FIG. 1 is a representational view of a typical blood collection set for the collection and processing of blood. The set 10 comprises a collection bag 11 with flexible tubing 12 connected thereto and leading to a first satellite bag 13 (for PRP) and a second satellite bag 15 (for plasma) connected to the first satellite bag 13 via flexible tubing 16.

FIG. 2 is identical to FIG. 1 except that tubing 12 has been cut and filter 14 inserted.

SUMMARY OF THE INVENTION

PC is typically prepared from donated blood that has been stored until needed and transfused to the patient at bedside as required. Insofar as leuko-depletion of platelets derived from donated blood has been practiced, it has generally been accomplished just prior to or contemporaneous with the transfusion to the patient.

In the methods of this invention, leukocyte depletion is preferably accomplished at the time the blood is processed, which in USA practice is within 8 hours of the time the blood was drawn. When PRP is separated from PRC (e.g., step number three of the six step process in a preceding section), the process is modified by interposing a leukocyte depletion filter 14 immediately downstream of the blood collection bag 11 (see FIG. 2). Thus, as the supernatant PRP is expressed by the plasma extractor, leukocytes are removed by the filter and leukocyte-depleted PRP is collected in the satellite bag and is subsequently centrifuged to obtain leukocyte-depleted PC and plasma. In accordance with the invention, an apparatus and method is provided whereby PRP is leukocyte-depleted by interposing between the blood collection bag and a satellite bag at least one porous medium for depleting leukocytes from PRP.

DESCRIPTION OF THE PREFERRED EMBODIMENTS

The present invention involves an apparatus comprising a first container and a second container, and a conduit interconnecting the first container with the second container; and having interposed between the first container and the second container, at least one porous medium including a leukocyte depletion medium, a red cell barrier medium, an assembly comprising a leukocyte depletion medium and a red cell barrier medium, or combinations thereof.

In a preferred form of the filter of the subject invention, the fibers of which the filter element is composed are modified by grafting thereon a mixture of two monomers, one containing hydroxyl groups and another containing anionic groups, such as carboxyl groups, with the hydroxyl groups present in larger numbers. As described in U.S. Pat. No. 4,880,548, herein incorporated by reference, the filter media of this invention are preferably surface modified using a mixture comprising hydroxyl-terminated and carboxyl-terminated monomers. In a preferred form of this invention, the monomers are respectively hydroxyethyl methacrylate (HEMA) and methacrylic acid (MAA), and the monomer ratios are preferably in the range (carboxyl:hydroxyl) of about 0.01:1 to about 0.5:1, and more preferably in the range of about 0.05:1 to about 0.35:1. A preferred monomer ratio is one which produces a desired zeta potential at the pH of plasma (7.3) of about -3 to about -30 millivolts, a more preferred ratio produces a zeta potential of about -7 to about -20 millivolts, and a still more preferred ratio produces a zeta potential of about -10 to about -14 millivolts.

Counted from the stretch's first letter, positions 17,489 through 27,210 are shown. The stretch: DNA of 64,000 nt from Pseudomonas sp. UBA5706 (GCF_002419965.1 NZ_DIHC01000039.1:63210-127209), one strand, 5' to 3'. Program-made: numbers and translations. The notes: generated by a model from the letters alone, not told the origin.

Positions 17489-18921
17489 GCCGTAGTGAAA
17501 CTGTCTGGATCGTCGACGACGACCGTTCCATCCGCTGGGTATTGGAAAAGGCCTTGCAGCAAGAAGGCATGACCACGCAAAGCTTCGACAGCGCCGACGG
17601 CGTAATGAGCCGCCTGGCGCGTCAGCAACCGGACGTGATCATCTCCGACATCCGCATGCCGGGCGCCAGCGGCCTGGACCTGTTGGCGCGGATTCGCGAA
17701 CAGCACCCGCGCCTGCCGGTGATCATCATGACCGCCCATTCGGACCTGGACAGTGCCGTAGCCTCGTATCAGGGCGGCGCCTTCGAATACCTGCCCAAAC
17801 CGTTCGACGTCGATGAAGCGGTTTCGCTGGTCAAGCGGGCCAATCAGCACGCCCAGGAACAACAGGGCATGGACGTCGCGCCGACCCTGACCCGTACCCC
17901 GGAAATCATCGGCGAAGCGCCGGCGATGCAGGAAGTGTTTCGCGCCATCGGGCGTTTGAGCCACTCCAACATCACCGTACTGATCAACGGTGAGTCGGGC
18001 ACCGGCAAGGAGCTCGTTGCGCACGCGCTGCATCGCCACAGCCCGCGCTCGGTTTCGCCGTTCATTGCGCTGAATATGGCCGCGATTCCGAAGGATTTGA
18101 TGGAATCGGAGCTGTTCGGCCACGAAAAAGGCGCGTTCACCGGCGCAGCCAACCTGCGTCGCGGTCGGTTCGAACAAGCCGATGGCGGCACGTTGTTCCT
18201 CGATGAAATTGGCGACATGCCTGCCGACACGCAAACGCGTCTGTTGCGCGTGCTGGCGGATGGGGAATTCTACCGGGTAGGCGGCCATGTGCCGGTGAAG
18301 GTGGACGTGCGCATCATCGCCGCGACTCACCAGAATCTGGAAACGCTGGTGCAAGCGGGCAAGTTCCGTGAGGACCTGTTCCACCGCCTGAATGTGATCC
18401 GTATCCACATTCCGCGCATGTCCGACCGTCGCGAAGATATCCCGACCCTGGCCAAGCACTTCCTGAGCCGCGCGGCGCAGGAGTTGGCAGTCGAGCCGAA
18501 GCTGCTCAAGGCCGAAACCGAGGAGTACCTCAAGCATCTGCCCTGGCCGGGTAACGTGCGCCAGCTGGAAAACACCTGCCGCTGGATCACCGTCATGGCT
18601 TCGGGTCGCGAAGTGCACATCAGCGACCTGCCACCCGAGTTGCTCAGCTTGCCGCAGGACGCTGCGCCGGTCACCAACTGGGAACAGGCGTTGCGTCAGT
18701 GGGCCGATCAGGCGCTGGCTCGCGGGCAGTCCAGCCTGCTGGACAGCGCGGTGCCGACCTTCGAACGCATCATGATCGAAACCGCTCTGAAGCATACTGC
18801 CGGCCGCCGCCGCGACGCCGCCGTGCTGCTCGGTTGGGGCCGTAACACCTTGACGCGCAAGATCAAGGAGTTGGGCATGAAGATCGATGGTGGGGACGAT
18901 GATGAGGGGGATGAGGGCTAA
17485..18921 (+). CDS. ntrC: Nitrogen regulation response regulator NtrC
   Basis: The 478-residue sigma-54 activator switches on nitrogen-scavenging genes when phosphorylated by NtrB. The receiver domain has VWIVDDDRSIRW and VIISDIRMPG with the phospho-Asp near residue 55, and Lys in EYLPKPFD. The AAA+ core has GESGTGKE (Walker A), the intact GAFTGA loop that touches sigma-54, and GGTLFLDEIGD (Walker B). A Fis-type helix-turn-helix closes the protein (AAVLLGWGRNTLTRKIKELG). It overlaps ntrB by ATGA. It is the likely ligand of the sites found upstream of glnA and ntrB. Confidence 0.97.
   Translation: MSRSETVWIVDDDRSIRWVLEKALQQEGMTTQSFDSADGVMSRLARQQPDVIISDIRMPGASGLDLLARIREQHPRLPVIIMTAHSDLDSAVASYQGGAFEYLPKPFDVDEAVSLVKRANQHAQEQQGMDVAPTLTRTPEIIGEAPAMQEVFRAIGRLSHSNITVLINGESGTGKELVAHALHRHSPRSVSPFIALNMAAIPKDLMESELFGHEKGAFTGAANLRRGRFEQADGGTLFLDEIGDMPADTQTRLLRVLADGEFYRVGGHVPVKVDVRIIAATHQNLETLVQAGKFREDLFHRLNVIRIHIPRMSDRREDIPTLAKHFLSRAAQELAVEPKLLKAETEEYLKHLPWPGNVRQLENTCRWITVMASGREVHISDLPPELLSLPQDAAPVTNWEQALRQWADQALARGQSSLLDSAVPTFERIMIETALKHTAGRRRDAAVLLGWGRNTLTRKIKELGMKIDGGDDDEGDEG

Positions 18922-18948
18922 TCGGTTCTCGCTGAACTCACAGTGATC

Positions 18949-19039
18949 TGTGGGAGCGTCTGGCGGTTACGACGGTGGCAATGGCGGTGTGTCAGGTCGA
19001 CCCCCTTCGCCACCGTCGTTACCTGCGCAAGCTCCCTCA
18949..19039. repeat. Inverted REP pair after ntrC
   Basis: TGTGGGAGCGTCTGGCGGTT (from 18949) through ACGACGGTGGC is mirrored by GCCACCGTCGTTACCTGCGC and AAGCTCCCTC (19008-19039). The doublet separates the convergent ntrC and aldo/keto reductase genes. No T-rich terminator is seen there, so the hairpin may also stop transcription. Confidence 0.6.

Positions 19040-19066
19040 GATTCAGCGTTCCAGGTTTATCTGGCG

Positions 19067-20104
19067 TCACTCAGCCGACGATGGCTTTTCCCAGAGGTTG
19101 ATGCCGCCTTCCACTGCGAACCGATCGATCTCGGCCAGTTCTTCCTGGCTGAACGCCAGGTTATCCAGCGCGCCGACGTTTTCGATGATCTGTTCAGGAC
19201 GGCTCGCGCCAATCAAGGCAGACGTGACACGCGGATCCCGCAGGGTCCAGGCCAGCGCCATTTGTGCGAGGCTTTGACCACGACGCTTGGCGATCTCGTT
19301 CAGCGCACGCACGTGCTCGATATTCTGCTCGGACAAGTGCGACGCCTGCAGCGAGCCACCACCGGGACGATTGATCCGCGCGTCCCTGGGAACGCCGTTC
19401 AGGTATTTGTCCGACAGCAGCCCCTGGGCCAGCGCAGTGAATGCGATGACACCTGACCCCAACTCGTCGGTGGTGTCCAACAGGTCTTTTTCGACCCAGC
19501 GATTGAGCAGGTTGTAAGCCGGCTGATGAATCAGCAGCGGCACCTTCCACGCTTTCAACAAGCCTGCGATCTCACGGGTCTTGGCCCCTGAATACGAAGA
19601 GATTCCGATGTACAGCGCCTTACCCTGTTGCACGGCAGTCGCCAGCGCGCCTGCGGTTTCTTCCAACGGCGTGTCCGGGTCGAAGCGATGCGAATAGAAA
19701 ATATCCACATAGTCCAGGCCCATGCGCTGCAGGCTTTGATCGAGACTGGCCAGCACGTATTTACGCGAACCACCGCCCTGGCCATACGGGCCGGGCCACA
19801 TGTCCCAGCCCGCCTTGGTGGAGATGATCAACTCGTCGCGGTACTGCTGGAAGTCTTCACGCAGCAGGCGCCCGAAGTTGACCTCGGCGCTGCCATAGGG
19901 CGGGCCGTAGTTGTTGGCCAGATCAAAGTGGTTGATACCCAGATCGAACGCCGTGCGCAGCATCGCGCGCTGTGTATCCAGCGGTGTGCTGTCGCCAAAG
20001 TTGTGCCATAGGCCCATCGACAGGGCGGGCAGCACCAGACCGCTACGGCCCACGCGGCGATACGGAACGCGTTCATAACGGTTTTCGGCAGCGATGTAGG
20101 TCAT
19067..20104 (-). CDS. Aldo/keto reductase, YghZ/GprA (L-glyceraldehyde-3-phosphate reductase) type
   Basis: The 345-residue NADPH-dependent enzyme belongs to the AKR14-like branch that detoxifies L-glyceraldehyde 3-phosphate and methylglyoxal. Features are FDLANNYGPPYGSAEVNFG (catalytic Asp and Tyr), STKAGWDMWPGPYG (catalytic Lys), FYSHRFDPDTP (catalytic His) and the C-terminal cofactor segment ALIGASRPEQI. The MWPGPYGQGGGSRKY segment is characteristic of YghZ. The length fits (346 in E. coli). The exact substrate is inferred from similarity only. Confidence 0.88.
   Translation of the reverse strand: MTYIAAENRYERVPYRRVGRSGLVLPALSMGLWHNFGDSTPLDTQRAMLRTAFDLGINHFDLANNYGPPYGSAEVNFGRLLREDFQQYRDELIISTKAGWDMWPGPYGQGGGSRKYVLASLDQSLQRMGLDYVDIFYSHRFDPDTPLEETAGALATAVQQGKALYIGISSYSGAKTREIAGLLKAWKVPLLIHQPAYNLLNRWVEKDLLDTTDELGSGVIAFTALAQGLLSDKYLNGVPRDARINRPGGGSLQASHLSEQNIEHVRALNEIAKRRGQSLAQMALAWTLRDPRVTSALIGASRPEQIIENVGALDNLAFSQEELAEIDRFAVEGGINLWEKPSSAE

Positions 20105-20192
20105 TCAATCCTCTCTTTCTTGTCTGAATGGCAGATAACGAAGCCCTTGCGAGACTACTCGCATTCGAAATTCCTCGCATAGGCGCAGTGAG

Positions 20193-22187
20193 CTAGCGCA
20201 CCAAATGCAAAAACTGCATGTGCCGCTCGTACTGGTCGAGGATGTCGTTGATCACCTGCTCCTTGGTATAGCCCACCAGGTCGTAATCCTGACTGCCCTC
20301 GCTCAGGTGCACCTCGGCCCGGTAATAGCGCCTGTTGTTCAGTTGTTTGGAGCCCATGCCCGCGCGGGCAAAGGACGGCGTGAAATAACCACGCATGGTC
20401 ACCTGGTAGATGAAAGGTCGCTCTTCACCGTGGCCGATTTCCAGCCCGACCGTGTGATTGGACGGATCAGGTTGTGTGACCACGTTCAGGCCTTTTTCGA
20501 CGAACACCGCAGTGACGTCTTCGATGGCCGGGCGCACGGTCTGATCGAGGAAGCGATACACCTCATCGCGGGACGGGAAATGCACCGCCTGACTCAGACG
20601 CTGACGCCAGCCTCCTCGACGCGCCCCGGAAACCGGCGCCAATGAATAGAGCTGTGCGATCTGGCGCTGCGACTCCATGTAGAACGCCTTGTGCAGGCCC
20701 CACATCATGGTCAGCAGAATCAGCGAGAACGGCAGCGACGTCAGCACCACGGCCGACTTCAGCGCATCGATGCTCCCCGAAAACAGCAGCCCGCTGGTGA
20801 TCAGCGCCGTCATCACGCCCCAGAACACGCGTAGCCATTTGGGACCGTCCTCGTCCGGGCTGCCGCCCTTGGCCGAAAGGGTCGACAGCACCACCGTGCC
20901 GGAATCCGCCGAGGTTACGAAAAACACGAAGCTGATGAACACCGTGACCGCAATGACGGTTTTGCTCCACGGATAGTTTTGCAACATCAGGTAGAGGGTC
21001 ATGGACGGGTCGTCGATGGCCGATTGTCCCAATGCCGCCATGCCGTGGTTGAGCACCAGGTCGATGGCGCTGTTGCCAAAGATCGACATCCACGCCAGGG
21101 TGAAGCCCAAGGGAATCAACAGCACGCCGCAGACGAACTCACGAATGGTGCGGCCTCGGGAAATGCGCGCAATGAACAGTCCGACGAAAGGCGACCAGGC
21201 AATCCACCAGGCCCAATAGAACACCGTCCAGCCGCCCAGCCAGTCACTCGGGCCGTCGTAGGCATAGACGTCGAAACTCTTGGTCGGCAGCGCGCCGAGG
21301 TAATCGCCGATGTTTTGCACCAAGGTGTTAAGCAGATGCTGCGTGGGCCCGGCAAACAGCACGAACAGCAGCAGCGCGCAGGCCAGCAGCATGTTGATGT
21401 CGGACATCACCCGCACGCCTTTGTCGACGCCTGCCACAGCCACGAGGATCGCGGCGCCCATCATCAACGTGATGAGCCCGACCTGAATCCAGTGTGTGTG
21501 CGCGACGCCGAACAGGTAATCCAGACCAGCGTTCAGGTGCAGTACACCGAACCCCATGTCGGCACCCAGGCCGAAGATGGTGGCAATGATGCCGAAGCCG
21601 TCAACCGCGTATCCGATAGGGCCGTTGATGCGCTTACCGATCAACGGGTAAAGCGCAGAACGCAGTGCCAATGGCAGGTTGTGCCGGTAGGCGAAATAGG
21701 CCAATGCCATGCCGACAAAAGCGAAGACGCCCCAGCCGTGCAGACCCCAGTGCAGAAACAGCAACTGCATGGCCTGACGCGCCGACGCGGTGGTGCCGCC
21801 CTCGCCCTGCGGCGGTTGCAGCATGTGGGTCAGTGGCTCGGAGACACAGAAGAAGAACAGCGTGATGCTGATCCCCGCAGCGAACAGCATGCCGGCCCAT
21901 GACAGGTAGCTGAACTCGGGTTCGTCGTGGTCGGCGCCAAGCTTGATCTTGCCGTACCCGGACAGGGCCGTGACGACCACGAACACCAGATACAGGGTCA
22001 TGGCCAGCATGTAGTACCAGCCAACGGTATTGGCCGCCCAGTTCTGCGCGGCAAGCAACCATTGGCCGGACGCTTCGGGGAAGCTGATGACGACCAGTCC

The CWST of the filter elements made with the PBT fibers according to this invention have a CWST as formed of about 50 to about 54 dynes/cm, and most or all other fibers which may be used have a CWST below 55 dynes/cm. Surface grafting using the monomers noted above causes the CWST of the fibers to increase, the exact value obtained being dependent on the ratio of the two monomers. A preferred range for the CWST of the devices of this invention is about 70 to about 115 dynes/cm, a more preferred range is about 90 to about 100 dynes/cm and a still more preferred range is about 93 to about 97 dynes/cm, these ranges being obtained by varying the ratio of carboxyl-terminated and hydroxyl-terminated monomers.

Although the fibers of the porous medium may remain untreated, they are preferably treated to make them even more effective. For example, the fibers may be surface modified to increase the critical wetting surface tension (CWST) of the fibers.

As disclosed in U.S. Pat. No. 4,880,548, the CWST of a porous medium may be determined by individually applying to its surface a series of liquids with surface tensions varying by 2 to 4 dynes/cm and observing the absorption or non-absorption of each liquid over time. The CWST of a porous medium, in units of dynes/cm, is defined as the mean value of the surface tension of the liquid which is absorbed and that of the liquid of neighboring surface tension which is not absorbed within a predetermined amount of time. The absorbed and non-absorbed values depend principally on the surface characteristics of the material from which the porous medium is made and secondarily on the pore size characteristics of the porous medium.

Liquids with surface tensions lower than the CWST of a porous medium will spontaneously wet the medium on contact and, if the medium has through holes, will flow through it readily. Liquids with surface tensions higher than the CWST of the porous medium may not flow at all at low differential pressures and may do so unevenly at sufficiently high differential pressures to force the liquid through the porous medium. In order to achieve adequate priming of a fibrous medium with a liquid such as blood, the fibrous medium preferably has a CWST in the range of about 53 dynes/cm or higher.